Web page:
My Lords, I am interested in the work of the Serious Case Panel. Is my noble friend able to give me an update on the work of this panel and its progress?

My Lords, the Serious Case Panel was established only last year—2020. It has now met five times and it is going to meet very soon—later this month. The panel does not investigate individual cases; it considers themes arising from a range of sources, including internal process reviews and front-line feedback, which is important. It also agrees recommendations for organisational learning, where needed, and will assign a director-general for committee accountability for delivering these recommendations within the department. It may be useful for noble Lords to know that the panel’s terms of reference and minutes from all its meetings can be seen on GOV.UK.

My Lords, I declare my registered links with Mencap. Does the department have any staff members specifically trained to communicate with people suffering from learning disabilities? If so, does the department take proactive steps to make known to such people, and to their carers, that this facility does in fact exist?

My Lords, yes, we do. We have mental health function champions. The assessment of mental, cognitive and intellectual function is an integral part of all disability benefit assessments. Health professionals have undergone comprehensive training in the functional assessment of disabilities and that includes mental health conditions.

My Lords, we have a systemic problem. The NAO found that at least 69 suicides could be linked to problems with benefit claims and that the DWP had failed to investigate many of those cases properly or learn from them. The Minister mentioned the Serious Case Panel. I have looked at those minutes and I am sorry to say that they are so brief and redacted as to be pretty much entirely unrevealing. How can the House be assured that every recommendation from an internal process review will in future be implemented?

There are three different panels here. We have the internal review panel, which looks, as the noble Baroness said, into specific cases. Then there is an internal process review group of senior officers and leaders in the DWP who will look at the IRP actions and feed into the wider organisation. That is important. Then we have the Serious Case Panel, which considers systemic themes and issues coming from IPRs and learns from them and acts on them.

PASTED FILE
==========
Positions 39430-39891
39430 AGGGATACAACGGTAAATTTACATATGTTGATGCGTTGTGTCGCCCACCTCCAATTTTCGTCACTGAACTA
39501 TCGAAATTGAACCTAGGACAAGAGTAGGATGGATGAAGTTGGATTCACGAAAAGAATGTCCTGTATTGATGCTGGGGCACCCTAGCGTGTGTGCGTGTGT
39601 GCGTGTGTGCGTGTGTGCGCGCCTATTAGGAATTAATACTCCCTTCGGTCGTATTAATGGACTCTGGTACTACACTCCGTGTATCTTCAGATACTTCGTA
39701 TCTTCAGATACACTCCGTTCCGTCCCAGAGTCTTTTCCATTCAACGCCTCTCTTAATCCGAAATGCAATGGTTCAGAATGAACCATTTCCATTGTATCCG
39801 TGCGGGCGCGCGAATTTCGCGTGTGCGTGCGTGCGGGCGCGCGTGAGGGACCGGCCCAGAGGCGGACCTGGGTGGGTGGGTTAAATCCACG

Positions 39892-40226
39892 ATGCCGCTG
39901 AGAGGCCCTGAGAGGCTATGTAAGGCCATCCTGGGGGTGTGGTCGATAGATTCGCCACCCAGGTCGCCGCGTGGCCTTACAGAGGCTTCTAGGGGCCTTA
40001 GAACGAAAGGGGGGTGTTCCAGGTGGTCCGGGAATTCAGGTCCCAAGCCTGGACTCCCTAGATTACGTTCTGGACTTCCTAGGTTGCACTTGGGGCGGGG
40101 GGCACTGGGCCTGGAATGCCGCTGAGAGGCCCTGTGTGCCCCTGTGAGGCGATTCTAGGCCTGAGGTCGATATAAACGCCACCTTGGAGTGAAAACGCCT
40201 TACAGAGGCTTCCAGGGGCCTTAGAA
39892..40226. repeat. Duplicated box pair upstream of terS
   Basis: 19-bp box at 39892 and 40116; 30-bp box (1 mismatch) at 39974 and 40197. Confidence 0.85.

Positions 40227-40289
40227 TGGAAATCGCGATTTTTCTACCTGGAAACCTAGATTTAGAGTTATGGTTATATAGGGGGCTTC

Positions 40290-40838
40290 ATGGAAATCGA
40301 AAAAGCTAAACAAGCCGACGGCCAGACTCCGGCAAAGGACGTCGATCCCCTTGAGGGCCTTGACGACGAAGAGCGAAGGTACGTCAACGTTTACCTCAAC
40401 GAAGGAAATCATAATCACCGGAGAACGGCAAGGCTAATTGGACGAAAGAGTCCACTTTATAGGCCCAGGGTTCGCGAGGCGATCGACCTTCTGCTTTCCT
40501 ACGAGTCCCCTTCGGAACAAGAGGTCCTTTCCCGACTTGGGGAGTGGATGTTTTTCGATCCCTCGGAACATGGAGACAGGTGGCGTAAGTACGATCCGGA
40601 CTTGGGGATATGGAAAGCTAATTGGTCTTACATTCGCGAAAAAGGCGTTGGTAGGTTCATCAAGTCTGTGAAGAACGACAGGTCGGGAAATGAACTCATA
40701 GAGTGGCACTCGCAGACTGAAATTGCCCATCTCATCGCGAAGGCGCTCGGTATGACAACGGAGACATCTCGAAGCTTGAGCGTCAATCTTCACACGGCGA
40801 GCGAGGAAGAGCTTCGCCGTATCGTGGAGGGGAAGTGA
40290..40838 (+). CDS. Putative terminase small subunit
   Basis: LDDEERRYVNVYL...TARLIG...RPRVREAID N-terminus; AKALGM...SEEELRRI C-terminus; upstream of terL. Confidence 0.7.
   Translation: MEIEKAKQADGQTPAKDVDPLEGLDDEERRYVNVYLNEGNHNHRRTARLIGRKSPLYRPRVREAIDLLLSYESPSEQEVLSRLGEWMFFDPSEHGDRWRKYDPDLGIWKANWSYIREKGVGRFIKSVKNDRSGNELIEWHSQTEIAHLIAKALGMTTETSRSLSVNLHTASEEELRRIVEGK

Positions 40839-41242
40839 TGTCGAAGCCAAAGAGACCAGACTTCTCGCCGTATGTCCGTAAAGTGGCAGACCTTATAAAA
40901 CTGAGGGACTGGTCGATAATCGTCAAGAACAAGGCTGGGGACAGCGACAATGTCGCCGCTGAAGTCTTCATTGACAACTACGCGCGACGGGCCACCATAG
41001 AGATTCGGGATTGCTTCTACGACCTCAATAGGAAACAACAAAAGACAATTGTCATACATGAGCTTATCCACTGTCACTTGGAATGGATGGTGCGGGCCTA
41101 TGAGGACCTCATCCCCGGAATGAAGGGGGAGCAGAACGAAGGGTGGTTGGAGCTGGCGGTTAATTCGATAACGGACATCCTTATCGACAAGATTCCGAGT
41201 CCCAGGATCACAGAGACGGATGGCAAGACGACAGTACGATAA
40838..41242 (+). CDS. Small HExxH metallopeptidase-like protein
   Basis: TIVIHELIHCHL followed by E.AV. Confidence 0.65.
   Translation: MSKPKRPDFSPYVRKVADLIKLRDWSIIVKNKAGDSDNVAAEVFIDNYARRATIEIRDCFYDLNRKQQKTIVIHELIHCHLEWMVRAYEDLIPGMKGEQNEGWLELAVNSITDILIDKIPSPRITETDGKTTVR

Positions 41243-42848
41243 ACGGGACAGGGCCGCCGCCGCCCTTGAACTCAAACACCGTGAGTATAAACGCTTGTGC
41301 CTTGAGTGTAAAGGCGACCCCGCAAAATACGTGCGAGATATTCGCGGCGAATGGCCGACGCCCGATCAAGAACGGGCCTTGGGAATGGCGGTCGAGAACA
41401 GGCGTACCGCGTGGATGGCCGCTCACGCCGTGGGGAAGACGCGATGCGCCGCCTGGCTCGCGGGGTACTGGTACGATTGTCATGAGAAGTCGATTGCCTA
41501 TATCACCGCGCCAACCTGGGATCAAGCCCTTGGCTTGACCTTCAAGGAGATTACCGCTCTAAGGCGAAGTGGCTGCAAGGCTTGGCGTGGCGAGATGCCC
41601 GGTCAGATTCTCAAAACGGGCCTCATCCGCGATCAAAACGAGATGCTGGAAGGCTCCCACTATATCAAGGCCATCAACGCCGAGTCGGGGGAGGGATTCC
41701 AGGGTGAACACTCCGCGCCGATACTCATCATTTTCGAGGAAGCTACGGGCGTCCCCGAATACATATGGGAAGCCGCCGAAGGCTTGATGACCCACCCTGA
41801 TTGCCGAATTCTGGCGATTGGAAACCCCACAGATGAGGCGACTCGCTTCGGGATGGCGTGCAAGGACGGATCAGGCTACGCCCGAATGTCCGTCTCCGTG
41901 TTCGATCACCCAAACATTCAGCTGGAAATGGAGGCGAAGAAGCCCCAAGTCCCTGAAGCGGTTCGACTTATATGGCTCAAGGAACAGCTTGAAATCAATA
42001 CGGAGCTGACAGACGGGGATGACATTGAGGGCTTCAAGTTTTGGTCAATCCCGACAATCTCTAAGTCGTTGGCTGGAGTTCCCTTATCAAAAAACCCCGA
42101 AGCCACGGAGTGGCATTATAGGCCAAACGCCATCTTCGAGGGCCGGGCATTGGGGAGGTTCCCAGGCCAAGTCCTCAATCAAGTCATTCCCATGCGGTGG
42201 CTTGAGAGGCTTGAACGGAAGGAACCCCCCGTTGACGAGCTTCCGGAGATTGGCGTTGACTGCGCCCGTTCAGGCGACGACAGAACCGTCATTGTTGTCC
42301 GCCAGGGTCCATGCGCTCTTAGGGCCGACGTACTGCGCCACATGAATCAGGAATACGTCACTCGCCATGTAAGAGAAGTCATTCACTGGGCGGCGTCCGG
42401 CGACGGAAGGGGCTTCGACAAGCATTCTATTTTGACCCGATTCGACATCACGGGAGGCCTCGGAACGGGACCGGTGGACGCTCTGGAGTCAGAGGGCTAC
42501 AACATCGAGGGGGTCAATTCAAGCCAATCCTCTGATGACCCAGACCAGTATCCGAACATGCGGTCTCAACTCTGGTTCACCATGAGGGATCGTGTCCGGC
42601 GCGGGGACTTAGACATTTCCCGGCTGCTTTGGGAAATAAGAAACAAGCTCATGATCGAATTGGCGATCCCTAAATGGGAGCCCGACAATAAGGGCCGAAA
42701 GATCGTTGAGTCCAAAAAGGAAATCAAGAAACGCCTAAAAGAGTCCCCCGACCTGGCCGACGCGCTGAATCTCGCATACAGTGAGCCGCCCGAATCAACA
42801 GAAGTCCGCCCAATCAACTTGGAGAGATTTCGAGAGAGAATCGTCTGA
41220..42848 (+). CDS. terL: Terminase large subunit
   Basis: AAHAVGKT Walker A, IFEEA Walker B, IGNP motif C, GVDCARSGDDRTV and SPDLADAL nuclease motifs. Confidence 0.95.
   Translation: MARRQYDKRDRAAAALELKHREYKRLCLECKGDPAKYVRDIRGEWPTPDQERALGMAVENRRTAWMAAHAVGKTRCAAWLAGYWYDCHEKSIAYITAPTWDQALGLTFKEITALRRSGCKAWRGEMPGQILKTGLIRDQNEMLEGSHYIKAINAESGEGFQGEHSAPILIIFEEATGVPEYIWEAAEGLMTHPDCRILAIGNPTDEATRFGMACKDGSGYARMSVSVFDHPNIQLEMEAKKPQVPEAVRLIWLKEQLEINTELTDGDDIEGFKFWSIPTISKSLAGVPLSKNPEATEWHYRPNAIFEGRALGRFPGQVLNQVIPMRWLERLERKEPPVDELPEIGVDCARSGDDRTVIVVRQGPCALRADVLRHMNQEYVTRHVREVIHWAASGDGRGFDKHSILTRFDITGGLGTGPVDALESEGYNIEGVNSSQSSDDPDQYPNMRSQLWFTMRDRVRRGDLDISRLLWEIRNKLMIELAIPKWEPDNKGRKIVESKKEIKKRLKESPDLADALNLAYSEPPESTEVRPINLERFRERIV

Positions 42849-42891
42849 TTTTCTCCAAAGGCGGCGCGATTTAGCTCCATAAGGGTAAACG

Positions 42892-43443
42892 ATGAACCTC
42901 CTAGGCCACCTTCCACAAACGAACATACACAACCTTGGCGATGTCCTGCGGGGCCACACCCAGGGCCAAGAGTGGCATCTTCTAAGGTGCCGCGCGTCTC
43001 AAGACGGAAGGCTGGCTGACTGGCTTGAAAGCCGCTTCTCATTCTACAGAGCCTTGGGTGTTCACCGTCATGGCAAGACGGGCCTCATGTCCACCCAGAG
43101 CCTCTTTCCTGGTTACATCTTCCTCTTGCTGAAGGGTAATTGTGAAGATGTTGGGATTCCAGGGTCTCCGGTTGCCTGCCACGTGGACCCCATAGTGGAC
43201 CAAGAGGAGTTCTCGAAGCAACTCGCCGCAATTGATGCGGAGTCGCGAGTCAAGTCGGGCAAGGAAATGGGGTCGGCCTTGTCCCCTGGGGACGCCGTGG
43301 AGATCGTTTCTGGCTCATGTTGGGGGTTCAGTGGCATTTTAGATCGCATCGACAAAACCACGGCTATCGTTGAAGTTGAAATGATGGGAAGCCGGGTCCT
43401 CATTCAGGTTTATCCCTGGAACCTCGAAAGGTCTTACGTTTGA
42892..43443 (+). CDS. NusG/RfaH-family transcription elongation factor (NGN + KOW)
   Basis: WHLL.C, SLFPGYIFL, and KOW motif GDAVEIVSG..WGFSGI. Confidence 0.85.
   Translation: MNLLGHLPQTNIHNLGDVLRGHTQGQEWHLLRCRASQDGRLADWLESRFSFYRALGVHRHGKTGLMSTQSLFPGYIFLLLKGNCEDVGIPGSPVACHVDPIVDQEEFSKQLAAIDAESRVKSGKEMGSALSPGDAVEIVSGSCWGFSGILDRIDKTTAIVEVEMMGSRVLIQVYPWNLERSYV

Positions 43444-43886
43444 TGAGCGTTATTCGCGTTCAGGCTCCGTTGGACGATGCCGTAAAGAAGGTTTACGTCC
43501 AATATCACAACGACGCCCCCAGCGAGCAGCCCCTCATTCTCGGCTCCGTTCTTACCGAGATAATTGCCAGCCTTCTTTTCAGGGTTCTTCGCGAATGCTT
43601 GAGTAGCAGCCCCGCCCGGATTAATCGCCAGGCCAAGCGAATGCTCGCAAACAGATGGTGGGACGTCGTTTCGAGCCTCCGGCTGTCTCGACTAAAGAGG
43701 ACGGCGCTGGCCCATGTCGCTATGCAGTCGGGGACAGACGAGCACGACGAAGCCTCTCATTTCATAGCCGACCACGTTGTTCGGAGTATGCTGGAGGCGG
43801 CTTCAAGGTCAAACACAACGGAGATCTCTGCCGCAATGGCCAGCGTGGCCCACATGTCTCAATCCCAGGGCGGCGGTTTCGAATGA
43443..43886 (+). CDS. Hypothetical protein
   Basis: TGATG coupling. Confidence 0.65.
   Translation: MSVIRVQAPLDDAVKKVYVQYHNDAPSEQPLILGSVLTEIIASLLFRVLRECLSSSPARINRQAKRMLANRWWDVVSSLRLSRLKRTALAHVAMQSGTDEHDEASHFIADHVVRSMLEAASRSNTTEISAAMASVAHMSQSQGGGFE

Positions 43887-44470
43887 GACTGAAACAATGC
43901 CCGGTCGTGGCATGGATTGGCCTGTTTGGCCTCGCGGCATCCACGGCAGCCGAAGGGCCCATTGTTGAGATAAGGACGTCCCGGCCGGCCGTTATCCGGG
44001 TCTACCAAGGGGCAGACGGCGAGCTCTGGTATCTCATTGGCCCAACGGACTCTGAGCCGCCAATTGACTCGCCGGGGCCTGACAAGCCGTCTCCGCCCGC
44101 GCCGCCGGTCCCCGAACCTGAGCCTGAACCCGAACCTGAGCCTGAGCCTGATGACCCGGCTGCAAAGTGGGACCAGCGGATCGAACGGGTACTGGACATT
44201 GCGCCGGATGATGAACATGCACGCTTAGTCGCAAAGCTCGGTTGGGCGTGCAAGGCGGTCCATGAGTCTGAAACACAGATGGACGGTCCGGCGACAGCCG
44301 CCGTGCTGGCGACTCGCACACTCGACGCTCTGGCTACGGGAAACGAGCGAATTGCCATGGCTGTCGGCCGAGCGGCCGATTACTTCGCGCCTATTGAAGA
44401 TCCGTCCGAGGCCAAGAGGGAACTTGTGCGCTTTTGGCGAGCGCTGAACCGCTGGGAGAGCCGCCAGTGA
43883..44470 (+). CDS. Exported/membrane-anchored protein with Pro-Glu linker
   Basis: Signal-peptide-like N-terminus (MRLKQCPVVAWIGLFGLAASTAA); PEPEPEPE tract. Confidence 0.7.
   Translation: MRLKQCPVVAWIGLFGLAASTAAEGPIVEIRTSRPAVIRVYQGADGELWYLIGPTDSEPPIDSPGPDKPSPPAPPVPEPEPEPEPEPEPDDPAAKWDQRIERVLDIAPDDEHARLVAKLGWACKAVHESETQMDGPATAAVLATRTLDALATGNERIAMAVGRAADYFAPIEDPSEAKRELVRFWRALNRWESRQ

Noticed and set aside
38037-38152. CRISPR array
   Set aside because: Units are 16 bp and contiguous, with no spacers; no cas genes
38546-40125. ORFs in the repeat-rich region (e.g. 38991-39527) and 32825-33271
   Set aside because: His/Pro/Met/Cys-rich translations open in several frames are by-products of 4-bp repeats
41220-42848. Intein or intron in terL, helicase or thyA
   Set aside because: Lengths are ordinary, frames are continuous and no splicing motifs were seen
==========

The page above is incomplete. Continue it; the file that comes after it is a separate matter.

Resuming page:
My Lords, what training and support have Her Majesty’s Government put in place for staff who may be dealing with people with suicidal thoughts or plans?

My noble friend raises an important issue. Comprehensive guidance is available to all work coaches and case managers on how to deal with threats of self-harm. This guidance applies to all methods of communication, including the online journal. When a threat of self-harm is identified, agents follow a six-point plan and I am happy to let my noble friend have that. The plan helps them take the right action, at the right time, to ensure that the customer receives the support they need.

My Lords, the Minister has given us an extensive account of mental health training. I am sure she is aware of the Z2K #PeopleBeforeProcess report which looked at PIP payments. One of the respondents to the survey behind that report said that the assessor

“noted in the report that I couldn’t have mental health problems as I wasn’t rocking back and forward.”

How does the Minister account for that statement and many others in that report in the light of the training she outlined?

All I can say to the noble Baroness is that that is obviously unacceptable. The DWP will look at that report and take action.